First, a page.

AMD Radeon RX 7900 XT And GeForce RTX 4090 GPU Leak Tips Beastly Core Counts And Performance

GeForce RTX and Radeon RX
If you're reading this site, we don't need to tell you that AMD and NVIDIA have new GPUs coming—partially because we've already told you, lots of times. However, new information from long-time Twitter leakster Greymon55 paints a big picture of both companies' forthcoming high-end silicon, and we mean *big*.

Like most of the prominent leakers, Greymon55 is known for posting fascinating technical details of upcoming hardware in tiny, cryptic snippets of text. This time around, though, they posted a pile of interesting specifications for NVIDIA's "AD102" halo-tier Ada Lovelace processor as well as AMD's "Navi 31" next-generation Radeon. Both tweets seem to summarize and corroborate previous leaks and rumors.

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We'll start with the Radeon tweet, since it was posted first. In this latest leak, Greymon55 corroborates earlier rumors that the next flagship Radeon part will be an absolute beast with 15,360 shader ALUs across 60 workgroup processors. (Greymon55's initial tweet said 120 WGP, but they later corrected it) Like current high-end Radeons, it will use a relatively modest 256-bit memory interface. That will connect the GPU package to a hefty 32GB of GDDR6 memory at a transfer rate of 18Gbps per pin.

We say "GPU package" because as rumors have it, Navi 31 will be a multi-chip module (MCM) design like AMD's just-revealed Instinct MI200 datacenter compute accelerator. Greymon55 indicates that, like AMD's Zen 2 and Zen 3 CPUs, Navi 31's multiple dice will be fabricated on separate processes; in this case, TSMC 6nm for the I/O and cache die, while TSMC's refined 5nm process is employed on the dual power-thirsty compute dice. That third die will purportedly carry as much as 512MB of Infinity Cache. That's quadruple the amount on AMD's current flagship, the Radeon RX 6900XT.

If the predictions hold true and AMD is able to get these massive multi-processor number munchers up to "2.4~2.5 GHz," that would mean that such a theoretical "RX 7900 XT" based on Navi 31 could chew through as much as 75 teraflops of single-precision (FP32) floating-point math in a second. It makes one misty-eyed to look back on the Radeon HD 7970 and its "meager" 4 TFLOPs performance nearly a decade ago.

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On the NVIDIA side of things, Greymon55 likewise collates previous leaks and rumors into a convenient post full of jargon that we'll summarize for you. Unlike AMD's design, the Ada Lovelace-based AD102 will supposedly be a single monolithic die, fabricated on TSMC's 5nm process. Said die will contain 144 shader modules (roughly analogous to AMD's WGPs), each with 128 shader ALUs, totaling 18,432 "CUDA cores."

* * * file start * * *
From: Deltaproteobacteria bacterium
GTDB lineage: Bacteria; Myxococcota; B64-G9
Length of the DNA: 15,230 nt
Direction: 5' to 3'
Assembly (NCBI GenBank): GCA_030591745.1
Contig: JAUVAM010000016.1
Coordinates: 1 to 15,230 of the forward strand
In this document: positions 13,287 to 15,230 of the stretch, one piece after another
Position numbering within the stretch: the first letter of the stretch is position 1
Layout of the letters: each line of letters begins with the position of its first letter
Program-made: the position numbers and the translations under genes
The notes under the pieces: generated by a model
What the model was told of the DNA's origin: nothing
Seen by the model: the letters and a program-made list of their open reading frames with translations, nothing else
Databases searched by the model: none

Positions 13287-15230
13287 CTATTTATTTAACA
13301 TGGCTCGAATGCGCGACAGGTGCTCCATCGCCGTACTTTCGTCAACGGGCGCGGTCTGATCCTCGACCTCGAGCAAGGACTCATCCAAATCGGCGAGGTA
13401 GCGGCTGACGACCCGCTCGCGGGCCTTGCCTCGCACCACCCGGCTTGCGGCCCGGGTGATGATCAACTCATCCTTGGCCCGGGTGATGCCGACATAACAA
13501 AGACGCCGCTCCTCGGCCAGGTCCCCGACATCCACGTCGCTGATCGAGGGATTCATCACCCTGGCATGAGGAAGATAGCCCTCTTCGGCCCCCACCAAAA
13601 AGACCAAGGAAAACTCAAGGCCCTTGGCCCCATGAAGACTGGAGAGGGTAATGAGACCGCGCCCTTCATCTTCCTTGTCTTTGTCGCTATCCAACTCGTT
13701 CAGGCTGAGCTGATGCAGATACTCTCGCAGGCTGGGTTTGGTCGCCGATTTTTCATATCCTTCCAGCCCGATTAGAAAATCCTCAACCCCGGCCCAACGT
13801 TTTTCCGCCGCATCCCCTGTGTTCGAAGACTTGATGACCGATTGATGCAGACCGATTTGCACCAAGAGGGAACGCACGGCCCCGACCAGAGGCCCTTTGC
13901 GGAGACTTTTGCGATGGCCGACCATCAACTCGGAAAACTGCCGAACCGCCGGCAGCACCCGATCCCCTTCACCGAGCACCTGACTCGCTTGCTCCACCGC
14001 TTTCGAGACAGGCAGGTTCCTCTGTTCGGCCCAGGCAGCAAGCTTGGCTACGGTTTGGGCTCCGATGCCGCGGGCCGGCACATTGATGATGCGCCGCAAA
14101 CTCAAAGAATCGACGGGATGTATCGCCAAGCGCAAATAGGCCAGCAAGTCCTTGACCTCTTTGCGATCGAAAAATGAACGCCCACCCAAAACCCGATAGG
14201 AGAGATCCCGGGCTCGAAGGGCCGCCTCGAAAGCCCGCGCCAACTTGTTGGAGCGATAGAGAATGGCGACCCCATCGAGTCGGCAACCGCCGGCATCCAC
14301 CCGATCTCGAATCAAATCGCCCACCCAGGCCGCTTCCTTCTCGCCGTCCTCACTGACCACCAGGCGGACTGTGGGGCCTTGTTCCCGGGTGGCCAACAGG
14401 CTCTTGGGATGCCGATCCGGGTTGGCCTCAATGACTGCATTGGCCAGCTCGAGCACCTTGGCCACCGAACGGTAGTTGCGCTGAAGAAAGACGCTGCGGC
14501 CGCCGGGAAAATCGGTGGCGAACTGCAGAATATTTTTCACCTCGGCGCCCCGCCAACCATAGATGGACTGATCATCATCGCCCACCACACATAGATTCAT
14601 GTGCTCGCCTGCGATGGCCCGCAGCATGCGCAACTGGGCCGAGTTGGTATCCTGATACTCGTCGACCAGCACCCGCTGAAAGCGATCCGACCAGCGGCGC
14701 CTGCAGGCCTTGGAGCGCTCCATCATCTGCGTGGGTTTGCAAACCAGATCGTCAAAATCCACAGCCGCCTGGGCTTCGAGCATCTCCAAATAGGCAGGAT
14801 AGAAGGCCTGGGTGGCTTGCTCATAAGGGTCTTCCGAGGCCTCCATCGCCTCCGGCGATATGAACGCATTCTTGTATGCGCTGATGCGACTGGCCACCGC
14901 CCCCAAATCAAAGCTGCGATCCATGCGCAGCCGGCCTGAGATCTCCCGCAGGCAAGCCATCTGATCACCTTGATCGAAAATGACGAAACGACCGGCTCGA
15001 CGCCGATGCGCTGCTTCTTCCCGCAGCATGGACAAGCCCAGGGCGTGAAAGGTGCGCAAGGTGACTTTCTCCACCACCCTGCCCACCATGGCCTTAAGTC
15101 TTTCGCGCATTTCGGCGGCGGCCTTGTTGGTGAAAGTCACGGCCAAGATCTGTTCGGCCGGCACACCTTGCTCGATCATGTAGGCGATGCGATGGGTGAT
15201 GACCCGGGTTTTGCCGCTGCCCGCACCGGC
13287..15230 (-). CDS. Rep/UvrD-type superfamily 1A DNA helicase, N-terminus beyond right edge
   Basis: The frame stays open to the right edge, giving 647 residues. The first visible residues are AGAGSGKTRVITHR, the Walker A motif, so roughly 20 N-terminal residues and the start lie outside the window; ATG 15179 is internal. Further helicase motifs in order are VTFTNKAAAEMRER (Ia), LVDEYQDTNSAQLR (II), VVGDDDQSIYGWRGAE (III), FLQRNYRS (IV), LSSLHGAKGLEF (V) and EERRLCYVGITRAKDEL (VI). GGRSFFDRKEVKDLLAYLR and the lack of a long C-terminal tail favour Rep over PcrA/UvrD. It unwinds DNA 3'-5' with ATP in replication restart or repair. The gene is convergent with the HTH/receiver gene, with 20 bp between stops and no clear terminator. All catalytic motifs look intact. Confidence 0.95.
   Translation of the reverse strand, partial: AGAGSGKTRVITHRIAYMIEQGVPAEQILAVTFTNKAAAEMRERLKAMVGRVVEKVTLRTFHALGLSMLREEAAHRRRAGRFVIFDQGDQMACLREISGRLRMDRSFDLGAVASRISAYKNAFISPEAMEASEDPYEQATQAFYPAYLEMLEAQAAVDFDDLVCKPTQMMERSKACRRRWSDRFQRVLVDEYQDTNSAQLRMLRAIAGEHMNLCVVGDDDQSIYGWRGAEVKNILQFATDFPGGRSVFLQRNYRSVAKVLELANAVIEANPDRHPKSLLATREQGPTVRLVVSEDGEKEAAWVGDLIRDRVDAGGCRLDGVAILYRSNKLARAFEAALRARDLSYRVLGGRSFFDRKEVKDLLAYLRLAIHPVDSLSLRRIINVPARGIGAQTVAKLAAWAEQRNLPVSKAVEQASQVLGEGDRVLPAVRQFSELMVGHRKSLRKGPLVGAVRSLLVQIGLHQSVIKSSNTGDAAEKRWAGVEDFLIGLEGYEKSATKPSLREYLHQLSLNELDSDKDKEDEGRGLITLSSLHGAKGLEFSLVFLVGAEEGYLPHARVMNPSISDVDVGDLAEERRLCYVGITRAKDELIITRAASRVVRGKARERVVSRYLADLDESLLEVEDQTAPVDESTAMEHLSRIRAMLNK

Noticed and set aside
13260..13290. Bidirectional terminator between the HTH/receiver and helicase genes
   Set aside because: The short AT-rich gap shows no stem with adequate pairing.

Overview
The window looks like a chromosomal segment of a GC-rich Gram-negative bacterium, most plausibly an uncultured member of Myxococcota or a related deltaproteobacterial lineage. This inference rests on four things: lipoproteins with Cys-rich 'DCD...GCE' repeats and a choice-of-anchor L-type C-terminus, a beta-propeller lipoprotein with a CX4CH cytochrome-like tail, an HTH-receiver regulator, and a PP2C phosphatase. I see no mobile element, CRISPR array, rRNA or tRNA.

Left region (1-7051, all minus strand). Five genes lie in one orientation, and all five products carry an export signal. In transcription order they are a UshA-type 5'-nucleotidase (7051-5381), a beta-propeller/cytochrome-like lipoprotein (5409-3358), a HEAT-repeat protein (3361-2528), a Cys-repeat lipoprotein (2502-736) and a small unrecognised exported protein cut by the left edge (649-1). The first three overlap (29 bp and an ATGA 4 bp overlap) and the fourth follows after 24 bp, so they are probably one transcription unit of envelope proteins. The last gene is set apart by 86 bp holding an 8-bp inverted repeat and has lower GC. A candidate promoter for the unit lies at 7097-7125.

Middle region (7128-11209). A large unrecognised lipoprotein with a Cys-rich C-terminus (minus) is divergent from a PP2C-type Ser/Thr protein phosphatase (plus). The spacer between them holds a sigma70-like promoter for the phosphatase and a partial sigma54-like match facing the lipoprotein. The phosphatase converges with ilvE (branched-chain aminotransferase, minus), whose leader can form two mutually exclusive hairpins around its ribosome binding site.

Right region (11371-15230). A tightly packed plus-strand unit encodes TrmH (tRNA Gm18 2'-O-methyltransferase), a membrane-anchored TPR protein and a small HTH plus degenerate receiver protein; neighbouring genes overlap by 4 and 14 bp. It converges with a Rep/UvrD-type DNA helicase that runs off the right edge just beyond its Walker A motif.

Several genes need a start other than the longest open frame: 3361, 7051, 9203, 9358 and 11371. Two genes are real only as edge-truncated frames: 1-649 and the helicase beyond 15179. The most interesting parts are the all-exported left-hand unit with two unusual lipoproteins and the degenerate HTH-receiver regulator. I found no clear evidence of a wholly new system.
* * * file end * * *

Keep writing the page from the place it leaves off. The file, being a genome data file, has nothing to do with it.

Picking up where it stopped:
NVIDIA is purportedly planning a wider 384-bit memory interface connecting 24GB of faster GDDR6X memory at 21 Gbps per pin. If true, that would put the AD102 part at nearly 1TB/sec of memory bandwidth—almost double that of Navi 31. Having a single block of memory connected over a super-fast bus makes NVIDIA's chip equally serviceable for graphics or bandwidth-hungry compute workloads. By contrast, AMD's RDNA 3 design is intended for graphics primarily, and that's the purpose of the large Infinity Cache, which in theory (and in practice, on extant RDNA 2 parts) serves to reduce the bandwidth requirements of graphics workloads considerably.

Greymon55 theorizes a clock rate of "2.3~2.5 GHz" for AD102 as well, which would put the chip somewhere in the 85 to 92 TFLOPs range for single-precision compute. Given NVIDIA's stated status as a "one-architecture company," its chips have to be the proverbial "girl who can do both." Fortunately, Ada Lovelace seems more than up to the task.

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Of course, even with bleeding-edge fabrication processes, humongous GPU performance comes at an enormous power cost. As Greymon55 asked last week, "can you accept it?" The leaker themselves comments that while they have no actual data on Navi 31's power usage, they theorize that the total board power must be at least 350 watts, and likely more, on up to as high as 550W. They also state that AD102 "must be" at least 450W, and possibly as high as 650W.

Those kinds of power numbers are going to make these cards a pain to cool, and you aren't going to be running them off your old-school PCI Express power connectors—it would take four eight-pin cables to run such a card! Instead, it seems likely that both AMD and NVIDIA will be using the recently-confirmed PCI Express 5.0 auxiliary power connector. This connector is similar (if not identical) to the one that NVIDIA currently uses on its RTX 3000 series Ampere GPUs, and is rated to supply up to 600 watts over a single bundled cable.

Both products are expected for late next year. NVIDIA's part expected in October 2022, and while there's no leaked timeline for AMD's parts, Greymon55 has implied that the red team is targeting a similar date. Likely, before we see any of these parts hit the market, we'll see that long-rumored RTX 3000 "Super" refresh early next year, as well as Intel's entry into the market with its first discrete GPUs since the ill-fated i740. Assuming the GPU shortage lets up—and Dr. Lisa Su thinks it will—2022 looks to be an extremely exciting time to be a hardware nerd.